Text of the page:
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Turning angle refers to the change in toe that occurs when the wheels are steered to either side. This is also called "toe-out on turns." If toe didn't change and the wheels remained parallel when turned, both front tires would squeal and scuff because the inner tire has to follow a smaller radius path than the outer tire. To compensate, the steering arms and linkage are usually designed to provide a slight change in parallelism (toe) so the inner wheel can turn more sharply than the outer wheel. This is the "Ackerman" principle of steering.

A turning angle specification is not provided for all vehicles, but when available is specified in degrees for each wheel. TheNearly 30 million vehicles require Steering Angle Sensor reset and growing! angle is measured by turning one wheel a specified number of degrees (typically 20), then measuring the angle of the opposite wheel. The difference should generally be about two degrees, and the same when the wheels are steered in the opposite direction.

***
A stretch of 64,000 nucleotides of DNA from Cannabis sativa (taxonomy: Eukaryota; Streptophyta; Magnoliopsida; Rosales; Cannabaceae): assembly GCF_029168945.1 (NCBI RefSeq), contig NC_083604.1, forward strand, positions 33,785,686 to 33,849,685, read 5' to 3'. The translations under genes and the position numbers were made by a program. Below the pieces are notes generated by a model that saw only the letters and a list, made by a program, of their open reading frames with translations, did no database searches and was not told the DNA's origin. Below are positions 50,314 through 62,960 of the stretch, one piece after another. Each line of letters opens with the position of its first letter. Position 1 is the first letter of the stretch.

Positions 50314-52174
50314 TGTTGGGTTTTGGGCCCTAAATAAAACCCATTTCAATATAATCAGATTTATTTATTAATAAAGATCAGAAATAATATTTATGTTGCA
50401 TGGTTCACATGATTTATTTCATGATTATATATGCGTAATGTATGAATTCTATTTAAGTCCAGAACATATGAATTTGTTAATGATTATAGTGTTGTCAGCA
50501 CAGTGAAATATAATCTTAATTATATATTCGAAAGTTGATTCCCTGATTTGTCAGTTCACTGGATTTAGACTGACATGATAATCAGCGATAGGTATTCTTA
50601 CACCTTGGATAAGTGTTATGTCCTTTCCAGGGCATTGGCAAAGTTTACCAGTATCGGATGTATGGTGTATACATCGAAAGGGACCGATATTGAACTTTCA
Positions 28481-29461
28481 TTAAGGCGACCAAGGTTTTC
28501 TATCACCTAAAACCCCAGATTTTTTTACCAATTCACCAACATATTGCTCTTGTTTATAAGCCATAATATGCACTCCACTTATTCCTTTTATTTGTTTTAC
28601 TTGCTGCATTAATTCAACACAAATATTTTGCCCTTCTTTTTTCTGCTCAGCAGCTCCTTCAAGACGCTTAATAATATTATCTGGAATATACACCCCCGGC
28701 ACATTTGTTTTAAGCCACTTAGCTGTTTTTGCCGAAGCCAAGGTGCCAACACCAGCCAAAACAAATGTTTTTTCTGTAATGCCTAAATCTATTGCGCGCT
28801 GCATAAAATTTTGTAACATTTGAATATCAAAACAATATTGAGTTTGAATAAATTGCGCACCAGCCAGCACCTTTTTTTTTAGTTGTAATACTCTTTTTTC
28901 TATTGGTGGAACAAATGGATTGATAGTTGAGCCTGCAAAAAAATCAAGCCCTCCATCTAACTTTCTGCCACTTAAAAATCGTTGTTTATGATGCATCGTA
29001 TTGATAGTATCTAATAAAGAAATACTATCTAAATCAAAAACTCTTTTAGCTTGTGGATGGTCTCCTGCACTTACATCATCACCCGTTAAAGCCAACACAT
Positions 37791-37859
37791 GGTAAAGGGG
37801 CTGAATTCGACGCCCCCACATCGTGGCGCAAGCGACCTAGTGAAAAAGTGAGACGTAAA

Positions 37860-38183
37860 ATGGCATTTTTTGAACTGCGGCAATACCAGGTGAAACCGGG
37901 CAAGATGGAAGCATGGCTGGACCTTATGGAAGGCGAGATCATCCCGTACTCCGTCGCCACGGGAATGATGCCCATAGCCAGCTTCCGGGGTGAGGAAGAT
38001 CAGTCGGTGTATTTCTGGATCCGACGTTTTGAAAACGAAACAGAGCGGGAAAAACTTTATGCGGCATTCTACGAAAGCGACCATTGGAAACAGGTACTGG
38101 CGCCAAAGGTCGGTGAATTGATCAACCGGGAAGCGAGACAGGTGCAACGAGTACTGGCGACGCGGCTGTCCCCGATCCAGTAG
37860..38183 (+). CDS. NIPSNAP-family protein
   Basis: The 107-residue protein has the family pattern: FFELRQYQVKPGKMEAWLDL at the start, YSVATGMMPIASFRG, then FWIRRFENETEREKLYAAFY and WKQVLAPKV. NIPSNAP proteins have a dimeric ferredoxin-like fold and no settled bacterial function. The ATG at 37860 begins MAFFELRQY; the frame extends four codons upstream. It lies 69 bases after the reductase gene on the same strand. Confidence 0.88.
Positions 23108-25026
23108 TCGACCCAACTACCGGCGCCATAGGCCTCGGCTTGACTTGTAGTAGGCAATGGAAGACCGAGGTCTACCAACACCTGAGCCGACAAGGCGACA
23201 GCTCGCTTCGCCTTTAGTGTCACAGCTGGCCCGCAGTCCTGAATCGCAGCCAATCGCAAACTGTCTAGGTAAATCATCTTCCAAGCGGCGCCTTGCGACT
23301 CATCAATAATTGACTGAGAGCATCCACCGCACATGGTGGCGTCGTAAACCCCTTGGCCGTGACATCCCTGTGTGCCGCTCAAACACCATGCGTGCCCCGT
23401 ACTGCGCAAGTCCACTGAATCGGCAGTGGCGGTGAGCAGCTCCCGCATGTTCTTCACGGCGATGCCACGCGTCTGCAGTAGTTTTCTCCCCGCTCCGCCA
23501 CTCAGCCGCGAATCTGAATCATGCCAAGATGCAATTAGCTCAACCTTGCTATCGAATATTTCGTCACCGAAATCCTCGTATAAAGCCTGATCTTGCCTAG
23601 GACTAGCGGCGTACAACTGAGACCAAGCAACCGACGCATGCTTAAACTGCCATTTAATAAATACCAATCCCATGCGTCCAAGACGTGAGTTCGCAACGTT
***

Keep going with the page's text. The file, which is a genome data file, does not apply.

If the turning angle is not within specifications or differs from side-to-side, it usually indicates bent steering arms. Other causes can include nonparallel steering linkage, a rack that is not level or a toe adjustment that was made without centering the steering wheel.

One way to check for bent steering arms is to measure the distance between the end of each arm and its wheel. The dimensions should be the same on both sides. If not, one or both arms may be bent. To determine which knuckle needs to be replaced, it may be necessary to compare the old and new knuckles since reference specifications for this dimension are usually unavailable.

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